Credit: Handout photo courtesy Anacostia Playhouse

We know D.C. Get our free newsletter to stay in the know.

Success! You're on the list.

With a running time of just over an hour, any production of Lee Blessing’s Riches should be a brisk, taut affair that carefully builds to a violent crescendo. It’s puzzling then that Anacostia Playhouse’s take on this 1980s two-hander—about a couple at odds on their 18th wedding anniversary—tends to plod flabbily along with scant traces of tension and an underwhelming sense of emotional stakes.

David Rich (Dana Scott Galloway) can’t wait to re-propose to wife Carolyn (Adele Robey) as the couple settles into the hotel where they honeymooned nearly two decades ago. But traces of Carolyn’s dissatisfaction crop up early, when she chooses pre-dinner drinks at the bar over pre-dinner sex. When David asks how he’s been as a husband, he’s unhappy with her tepid reply: “fine.” Things go from lukewarm to ice cold when Carolyn responds to David’s down-on-one-knee diamond offering with a request for divorce.

Galloway and Robey each give strong individual performances—he as the successful businessman, assured that he can over-manage passion back into the tedious marriage; she as the over-it woman who has outgrown co-dependency and is up for new adventures sans spouse. Still, their chemistry as a couple never quite hits the mark, so it’s hard to believe he’s desperate to keep her and hard to get behind her race toward the exit sign. When the sparring escalates from verbal to physical, there’s a stage-y element to the combat that makes it ring false, not full of fury and danger as it should feel. Arms and legs flail and blood flows, but canned sound effects and stiff blocking detract from the dramatic appeal.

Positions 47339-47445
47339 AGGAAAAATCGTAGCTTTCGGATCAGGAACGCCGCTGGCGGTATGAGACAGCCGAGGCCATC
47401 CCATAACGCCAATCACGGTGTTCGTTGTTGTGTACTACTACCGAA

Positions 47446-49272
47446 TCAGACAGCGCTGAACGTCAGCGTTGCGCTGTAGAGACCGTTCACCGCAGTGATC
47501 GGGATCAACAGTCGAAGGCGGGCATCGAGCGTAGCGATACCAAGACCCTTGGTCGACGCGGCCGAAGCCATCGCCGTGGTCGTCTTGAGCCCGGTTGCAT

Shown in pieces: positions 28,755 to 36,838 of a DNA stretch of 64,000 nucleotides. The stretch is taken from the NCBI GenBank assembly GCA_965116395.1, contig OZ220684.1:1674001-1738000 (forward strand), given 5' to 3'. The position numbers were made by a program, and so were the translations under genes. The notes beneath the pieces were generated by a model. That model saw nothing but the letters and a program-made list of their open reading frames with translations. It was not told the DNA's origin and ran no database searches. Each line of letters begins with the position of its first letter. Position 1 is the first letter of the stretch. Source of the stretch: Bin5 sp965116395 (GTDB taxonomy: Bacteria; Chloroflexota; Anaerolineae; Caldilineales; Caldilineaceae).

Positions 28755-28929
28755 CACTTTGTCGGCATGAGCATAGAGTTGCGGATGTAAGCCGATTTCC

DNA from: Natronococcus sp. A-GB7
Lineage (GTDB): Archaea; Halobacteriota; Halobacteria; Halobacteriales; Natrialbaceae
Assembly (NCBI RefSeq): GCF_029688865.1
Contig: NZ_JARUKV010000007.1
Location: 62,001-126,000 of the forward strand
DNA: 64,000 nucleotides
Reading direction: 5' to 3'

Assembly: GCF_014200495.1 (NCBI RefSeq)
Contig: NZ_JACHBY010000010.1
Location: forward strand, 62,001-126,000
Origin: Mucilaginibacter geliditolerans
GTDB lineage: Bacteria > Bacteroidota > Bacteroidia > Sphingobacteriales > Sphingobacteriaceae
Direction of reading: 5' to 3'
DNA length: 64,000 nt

What does land an impactful punch in this production is the script’s commentary on privilege, played effectively by both Galloway and Robey. When Carolyn explains that a news article about a recently discovered planet steered her soul-searching toward divorce, David is entirely deaf to what he sees as her ludicrous reasoning. It’s a gorgeously crafted and delivered missive (by both Blessing and Robey). She feels as erased and unseen as that invisible planet, like that “black body,” she says. He, in a response devoid of understanding, enumerates all the material riches bequeathed to them (nice house, greatest country, etc.), ending his side of the argument with an emphatic, “We are not black bodies.” Though the play sometimes feels dated, stuck in marital ennui among upper middle-class haves that epitomized the ’80s, it’s difficult to hear that line and not be reminded of the violence against black bodies and the glaring privilege of white bodies happening in the here-and-now.

The play runs to Aug. 14. 2020 Shannon Place SE. $20–$30.